Photo by RODGER BOSCH/AFP via Getty Images

Protestors in a demonstration on Clifton beach on December 28, 2018, in Cape Town.

South African Queer Activists Occupy Cape Town Mansion

A South African queer activist group has taken over a Cape Town mansion to protest lack of adequate housing and land rights in South Africa.

A queer activists group, under the name Coloured Mentality, has taken over a Cape Town mansion in a wealthy area of Camps Bay. The group consists of seven coloured, queer artists. According to EWN Coloured Mentality's actions are a form of protest to highlight the wealth inequality in South Africa, mostly inadequate housing and lack of land rights for Blacks.

Cape Town is one of South Africa's regions where wealth distribution is unevenly spread, it is also an international tourist site where the rich go to play. According to EWN, the group have been planning the protest for months and formally paid for their stay in the six bedroom house for three days. When it was time to move out the group refused and reportedly intends to stay for three months without pay as part of their planned protest.

"We are participating in this action, because we know that the government both locally and nationally is corrupt and uncaring" they wrote on their Facebook page.

Read: In Photos: 'Covid' is Cape Town's New Informal Settlement for Those Displaced by the Pandemic

The group further went on to criticise global financial systems and how South Africa including other African states bow down to Western powers by relegating the country's needs. Coloured Mentality in defiance also criticised the myth of the "black struggle", that is Blacks must struggle wherever they are in the world.

"Yet the economy has never worked for us and because most of us don't really understand what an economy is, we are fed this story so that we accept that we must struggle. An economy is a global system that ensures that white countries stay rich while they can exploit us. Our government is corrupt because corrupt African governments are easy to control by global elites"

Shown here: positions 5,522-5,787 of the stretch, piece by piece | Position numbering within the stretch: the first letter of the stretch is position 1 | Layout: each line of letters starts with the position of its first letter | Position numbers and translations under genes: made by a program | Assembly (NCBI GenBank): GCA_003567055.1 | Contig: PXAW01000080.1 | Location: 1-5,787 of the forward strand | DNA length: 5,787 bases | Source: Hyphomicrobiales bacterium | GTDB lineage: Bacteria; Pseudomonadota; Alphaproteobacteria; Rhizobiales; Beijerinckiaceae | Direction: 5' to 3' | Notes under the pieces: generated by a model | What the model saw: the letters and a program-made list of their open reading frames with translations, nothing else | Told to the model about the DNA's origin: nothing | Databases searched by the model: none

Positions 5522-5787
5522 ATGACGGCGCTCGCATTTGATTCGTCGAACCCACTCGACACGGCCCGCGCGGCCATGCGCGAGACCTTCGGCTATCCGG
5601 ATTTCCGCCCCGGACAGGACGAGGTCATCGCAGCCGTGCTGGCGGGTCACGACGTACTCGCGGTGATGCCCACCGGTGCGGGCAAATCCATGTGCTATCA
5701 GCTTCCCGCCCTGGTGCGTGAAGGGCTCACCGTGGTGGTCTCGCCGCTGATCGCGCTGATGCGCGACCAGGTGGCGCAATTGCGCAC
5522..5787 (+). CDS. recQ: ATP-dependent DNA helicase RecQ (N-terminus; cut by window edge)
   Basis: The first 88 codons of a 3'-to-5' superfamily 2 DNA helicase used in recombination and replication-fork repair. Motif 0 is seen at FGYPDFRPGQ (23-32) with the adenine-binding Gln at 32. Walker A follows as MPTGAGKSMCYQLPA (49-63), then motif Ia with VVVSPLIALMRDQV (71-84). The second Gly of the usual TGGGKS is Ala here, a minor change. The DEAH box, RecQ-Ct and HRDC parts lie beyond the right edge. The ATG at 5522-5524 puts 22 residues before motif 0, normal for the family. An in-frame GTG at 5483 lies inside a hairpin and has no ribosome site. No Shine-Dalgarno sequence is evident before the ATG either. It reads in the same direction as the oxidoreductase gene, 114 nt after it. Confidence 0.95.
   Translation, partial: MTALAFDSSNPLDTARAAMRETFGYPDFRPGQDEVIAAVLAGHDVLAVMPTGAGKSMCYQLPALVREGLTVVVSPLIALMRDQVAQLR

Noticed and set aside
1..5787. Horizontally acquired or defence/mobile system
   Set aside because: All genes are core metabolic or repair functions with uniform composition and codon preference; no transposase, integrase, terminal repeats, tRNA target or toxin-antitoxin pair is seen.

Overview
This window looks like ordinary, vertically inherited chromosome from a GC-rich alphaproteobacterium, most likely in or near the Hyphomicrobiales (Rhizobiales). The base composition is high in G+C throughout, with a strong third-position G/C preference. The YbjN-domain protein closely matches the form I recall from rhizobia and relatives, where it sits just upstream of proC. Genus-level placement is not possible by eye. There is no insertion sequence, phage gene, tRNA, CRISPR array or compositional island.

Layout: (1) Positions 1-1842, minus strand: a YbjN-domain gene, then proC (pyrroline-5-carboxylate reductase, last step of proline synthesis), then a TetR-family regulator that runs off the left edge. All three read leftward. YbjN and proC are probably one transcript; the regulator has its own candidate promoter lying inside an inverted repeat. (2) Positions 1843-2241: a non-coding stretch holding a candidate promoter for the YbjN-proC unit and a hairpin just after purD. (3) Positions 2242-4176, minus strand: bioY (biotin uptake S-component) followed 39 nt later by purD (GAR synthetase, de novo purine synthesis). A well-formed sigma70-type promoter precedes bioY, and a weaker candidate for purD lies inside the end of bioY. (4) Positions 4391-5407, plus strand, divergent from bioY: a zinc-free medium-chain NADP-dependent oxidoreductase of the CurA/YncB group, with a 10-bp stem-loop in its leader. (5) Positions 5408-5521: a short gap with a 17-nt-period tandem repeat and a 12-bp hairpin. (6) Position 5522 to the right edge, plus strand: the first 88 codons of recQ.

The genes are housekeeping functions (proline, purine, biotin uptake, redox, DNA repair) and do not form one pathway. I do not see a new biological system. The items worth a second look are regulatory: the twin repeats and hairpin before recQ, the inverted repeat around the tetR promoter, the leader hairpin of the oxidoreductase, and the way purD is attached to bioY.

Earlier in the year, COVID, an informal settlement in Cape Town erupted due to the high number of job losses in the pandemic. These job losses affected mostly Black women and men in low income jobs. The rich and privileged were not affected at all and Coloured Mentality highlights this as they are funded by Nelson Mandela Foundation and international funding agency Atlantic Fellows.

"We have been privileged to be able to have access to these resources and that is why, as coloured people, as black people, and queer people, as women, we are telling you it is possible to take peaceful and powerful action that can change the world"

The group is currently running the protest under #WeSeeYou on Facebook. This is not the first time such a protest has taken place in Cape Town. In 2018 a Black activist group protested on Clifton beach in demonstration against racism and the unfair land distribution in South Africa where over 80 percent of land is still owned by white people.


Interview: The Awakening of Bas

We talk to Bas about The Messenger, Bobi Wine, Sudan, and the globalized body of Black pain.

The first thing you notice when you begin to listen to The Messenger—the new investigative documentary podcast following the rise of Ugandan singer, businessman and revolutionary political figure Bobi Wine—is Bas' rich, paced, and deeply-affecting storytelling voice.

Whether he is talking about Uganda's political landscape, painting a picture of Bobi Wine's childhood, or drawing parallels between the violence Black bodies face in America and the structural oppression Africans on the continent continue to endure at the hands of corrupt government administrations, there is no doubt that Bas (real name Abbas Hamad) has an intimate understanding of what he's talking about.

We speak via Zoom, myself in Lagos, and him in his home studio in Los Angeles where he spends most of his time writing as he cools off from recording the last episode of The Messenger. It's evident that the subject matter means a great deal to the 33-year-old Sudanese-American rapper, both as a Black man living in America and one with an African heritage he continues to maintain deep ties with. The conversation around Black bodies enduring various levels of violence is too urgent and present to ignore and this is why The Messenger is a timely and necessary cultural work.

Below, we talk with Bas aboutThe Messenger podcast, Black activism, growing up with parents who helped shape his political consciousness and the globalized body of Black pain.

This interview has been edited for length and clarity.

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